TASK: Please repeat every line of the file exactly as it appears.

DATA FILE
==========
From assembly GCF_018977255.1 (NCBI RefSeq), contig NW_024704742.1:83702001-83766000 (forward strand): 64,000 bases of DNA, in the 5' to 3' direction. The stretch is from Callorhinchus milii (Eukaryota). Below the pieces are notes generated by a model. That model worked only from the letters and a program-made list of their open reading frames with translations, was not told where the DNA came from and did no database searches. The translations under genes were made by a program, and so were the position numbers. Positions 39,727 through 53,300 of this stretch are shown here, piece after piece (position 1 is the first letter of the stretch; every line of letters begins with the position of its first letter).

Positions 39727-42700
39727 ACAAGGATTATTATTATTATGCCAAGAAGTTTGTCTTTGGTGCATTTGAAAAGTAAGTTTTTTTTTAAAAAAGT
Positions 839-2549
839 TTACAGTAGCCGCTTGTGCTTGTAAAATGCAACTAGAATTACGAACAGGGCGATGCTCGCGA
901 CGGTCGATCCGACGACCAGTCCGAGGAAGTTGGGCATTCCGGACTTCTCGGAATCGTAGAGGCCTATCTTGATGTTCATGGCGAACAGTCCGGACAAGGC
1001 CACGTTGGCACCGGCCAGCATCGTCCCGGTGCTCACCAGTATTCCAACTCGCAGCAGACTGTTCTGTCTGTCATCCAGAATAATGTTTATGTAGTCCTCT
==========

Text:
From assembly GCF_018977255.1 (NCBI RefSeq), contig NW_024704742.1:83702001-83766000 (forward strand): 64,000 bases of DNA, in the 5' to 3' direction. The stretch is from Callorhinchus milii (Eukaryota). Below the pieces are notes generated by a model. That model worked only from the letters and a program-made list of their open reading frames with translations, was not told where the DNA came from and did no database searches. The translations under genes were made by a program, and so were the position numbers. Positions 39,727 through 53,300 of this stretch are shown here, piece after piece (position 1 is the first letter of the stretch; every line of letters begins with the position of its first letter).

Positions 39727-42700
39727 ACAAGGATTATTATTATTATGCCAAGAAGTTTGTCTTTGGTGCATTTGAAAAGTAAGTTTTTTTTTAAAAAAGT
Positions 839-2549
839 TTACAGTAGCCGCTTGTGCTTGTAAAATGCAACTAGAATTACGAACAGGGCGATGCTCGCGA
901 CGGTCGATCCGACGACCAGTCCGAGGAAGTTGGGCATTCCGGACTTCTCGGAATCGTAGAGGCCTATCTTGATGTTCATGGCGAACAGTCCGGACAAGGC
1001 CACGTTGGCACCGGCCAGCATCGTCCCGGTGCTCACCAGTATTCCAACTCGCAGCAGACTGTTCTGTCTGTCATCCAGAATAATGTTTATGTAGTCCTCT